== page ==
Tuesday, December 12, 2017
Close  
business / Headlines
  • 4
    shares

Gov’t out to groom PH as global aerospace hub

By: - Reporter / @amyremoINQ
/ 12:09 AM March 17, 2014

The Department of Trade and Industry has asked major players in the global aerospace industry to make the Philippines their prime hub in the region for maintenance, repair and overhaul (MRO) of their aircraft, given the country’s growing capacities to serve this sector.

Trade Undersecretary Ponciano C. Manalo Jr. said they were able to hold discussions with American multinational Boeing Co., Brazil’s Embraer-Empresa Brasileira de Aeronautica, and Airbus SAS of France during the 2014 Singapore Airshow held last month.

Manalo explained how Philippine trade officials approached the companies to pitch their proposal to turn the country into a maintenance repair and overhaul hub.

ADVERTISEMENT

This sector, he said, can generate significant employment for the country and holds a huge potential in terms of technology transfer.

“More importantly, it caters to growing fleet of airlines in Asia,” Manalo said.

“They are looking at Asia to grow between 8.5 percent to 9.5 percent in the next 15 to 20 years. That means that the value and volume of the MRO may more than double within that period,” he added.

Apart from the three of the biggest players in the industry, the DTI delegation to the Singapore Airshow was able to speak also with the manufacturers of other aircraft like helicopters and drones to set up training facilities in the Philippines for mechanics and machinists.

“We have a potential advantage because we already have an MRO sector. We have engineers who are capable, can be easily trained, and English proficient,” Manalo said.

At present, the country is host to several maintenance, repair and overhaul facilities, including Lufthansa Technik in Naia which services, among others, Airbus A380s operating out of the Philippines.

The SIA Engineering (Philippines) Corp. in Clark, which is part of the Singapore Airlines Group, offers a suite of capabilities including aircraft certification and scheduled heavy maintenance checks, airframe structural inspections, repairs, modifications, paint-stripping, painting of aircraft exteriors and Non-Destructive Testing checks.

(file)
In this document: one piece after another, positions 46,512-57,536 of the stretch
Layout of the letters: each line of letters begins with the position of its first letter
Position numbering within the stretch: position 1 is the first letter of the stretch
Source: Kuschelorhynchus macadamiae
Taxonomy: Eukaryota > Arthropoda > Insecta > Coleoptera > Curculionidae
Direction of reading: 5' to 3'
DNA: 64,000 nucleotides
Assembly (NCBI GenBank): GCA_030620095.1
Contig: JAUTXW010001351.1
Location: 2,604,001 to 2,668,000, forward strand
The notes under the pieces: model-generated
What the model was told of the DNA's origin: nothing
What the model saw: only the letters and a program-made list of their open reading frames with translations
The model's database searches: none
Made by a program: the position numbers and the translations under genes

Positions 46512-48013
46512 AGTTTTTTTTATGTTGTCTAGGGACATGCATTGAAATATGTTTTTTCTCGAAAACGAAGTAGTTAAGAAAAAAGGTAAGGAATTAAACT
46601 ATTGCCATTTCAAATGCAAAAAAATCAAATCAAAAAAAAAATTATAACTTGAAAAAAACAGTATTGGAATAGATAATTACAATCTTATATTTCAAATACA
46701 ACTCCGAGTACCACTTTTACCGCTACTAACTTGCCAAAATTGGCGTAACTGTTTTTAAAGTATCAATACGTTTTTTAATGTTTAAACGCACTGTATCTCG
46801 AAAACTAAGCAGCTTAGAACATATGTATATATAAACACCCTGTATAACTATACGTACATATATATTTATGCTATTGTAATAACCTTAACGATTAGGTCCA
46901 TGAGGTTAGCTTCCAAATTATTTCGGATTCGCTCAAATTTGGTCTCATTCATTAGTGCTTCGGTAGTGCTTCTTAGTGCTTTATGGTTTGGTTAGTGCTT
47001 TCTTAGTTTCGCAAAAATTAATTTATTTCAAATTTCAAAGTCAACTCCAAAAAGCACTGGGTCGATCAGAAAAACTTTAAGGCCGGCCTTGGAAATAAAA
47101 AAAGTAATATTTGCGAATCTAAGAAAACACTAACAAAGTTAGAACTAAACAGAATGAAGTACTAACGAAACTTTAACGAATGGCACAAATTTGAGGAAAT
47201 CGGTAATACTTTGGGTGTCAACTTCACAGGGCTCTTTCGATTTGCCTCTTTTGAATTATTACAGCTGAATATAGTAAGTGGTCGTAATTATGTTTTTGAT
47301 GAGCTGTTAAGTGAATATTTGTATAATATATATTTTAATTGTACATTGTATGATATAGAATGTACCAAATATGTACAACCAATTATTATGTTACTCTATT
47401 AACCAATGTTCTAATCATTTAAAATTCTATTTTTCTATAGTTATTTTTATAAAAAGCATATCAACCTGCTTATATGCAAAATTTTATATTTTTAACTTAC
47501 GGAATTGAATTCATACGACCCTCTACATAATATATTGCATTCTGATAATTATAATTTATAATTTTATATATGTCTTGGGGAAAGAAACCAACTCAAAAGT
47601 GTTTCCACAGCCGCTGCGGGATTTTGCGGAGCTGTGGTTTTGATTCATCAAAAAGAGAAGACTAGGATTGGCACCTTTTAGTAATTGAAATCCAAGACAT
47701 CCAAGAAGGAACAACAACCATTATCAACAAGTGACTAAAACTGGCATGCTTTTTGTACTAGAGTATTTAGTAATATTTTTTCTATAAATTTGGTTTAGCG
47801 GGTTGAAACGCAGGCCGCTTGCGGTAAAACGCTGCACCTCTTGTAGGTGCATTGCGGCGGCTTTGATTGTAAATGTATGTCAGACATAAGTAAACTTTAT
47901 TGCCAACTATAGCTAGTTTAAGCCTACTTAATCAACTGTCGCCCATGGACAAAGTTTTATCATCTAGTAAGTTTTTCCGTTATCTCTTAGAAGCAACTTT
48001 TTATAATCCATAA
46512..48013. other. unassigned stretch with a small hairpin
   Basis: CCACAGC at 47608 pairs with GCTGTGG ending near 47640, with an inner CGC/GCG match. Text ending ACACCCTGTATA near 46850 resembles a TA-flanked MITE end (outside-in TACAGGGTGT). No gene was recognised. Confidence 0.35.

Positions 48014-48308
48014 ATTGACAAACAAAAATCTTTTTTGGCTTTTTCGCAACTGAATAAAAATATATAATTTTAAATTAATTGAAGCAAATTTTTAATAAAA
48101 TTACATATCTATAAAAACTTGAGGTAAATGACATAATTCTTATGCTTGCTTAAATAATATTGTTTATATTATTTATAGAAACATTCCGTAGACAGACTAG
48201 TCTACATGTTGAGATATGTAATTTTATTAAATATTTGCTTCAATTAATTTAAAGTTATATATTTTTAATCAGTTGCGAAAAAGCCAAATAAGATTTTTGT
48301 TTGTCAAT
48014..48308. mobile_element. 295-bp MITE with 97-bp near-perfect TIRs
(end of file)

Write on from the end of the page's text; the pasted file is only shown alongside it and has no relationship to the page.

While there is no room at the Naia for more MRO facilities, there are however  large spaces available within Clark in Pampanga, to host potential maintenance, repair and overhaul hubs, Manalo said.

ADVERTISEMENT

The DTI delegation also spoke with representatives of industry associations including the Groupement des Industries Francaises Aeronautiques et Spatiales (Gifas), or the French Aerospace Indutries Association, for possible partnerships and joint ventures with member companies.

The Philippines, for its part, has its own organization, the Aerospace Industries Association of the Philippines, which is relatively young as it was formed only in 2012, according to Manalo.

The Singapore Airshow is Asia’s largest and one of the most important aerospace and defense exhibitions globally.

It features state-of-the-art systems and equipment, together with their related technologies and developments, which are displayed by top aerospace companies around the world.

Featuring high-level conferences such as the Singapore Airshow Aviation Leadership Summit and the Asia Pacific Security Conference, the show attracts some 900 exhibiting companies from 50 countries, and over 270 official delegations from 70 countries around the world.

In 2012, the third edition of the biennial show has set new records for value of deals, announced at over $31 billion—a threefold increase from the previous event in 2010.

Subscribe to INQUIRER PLUS to get access to The Philippine Daily Inquirer & other 70+ titles, share up to 5 gadgets, listen to the news, download as early as 4am & share articles on social media. Call 896 6000.

TAGS: aviation industry, Business, corporate issues, Department of Trade and Industry, economy, money, News, Trade
For feedback, complaints, or inquiries, contact us.




© Copyright 1997-2016 INQUIRER.net | All Rights Reserved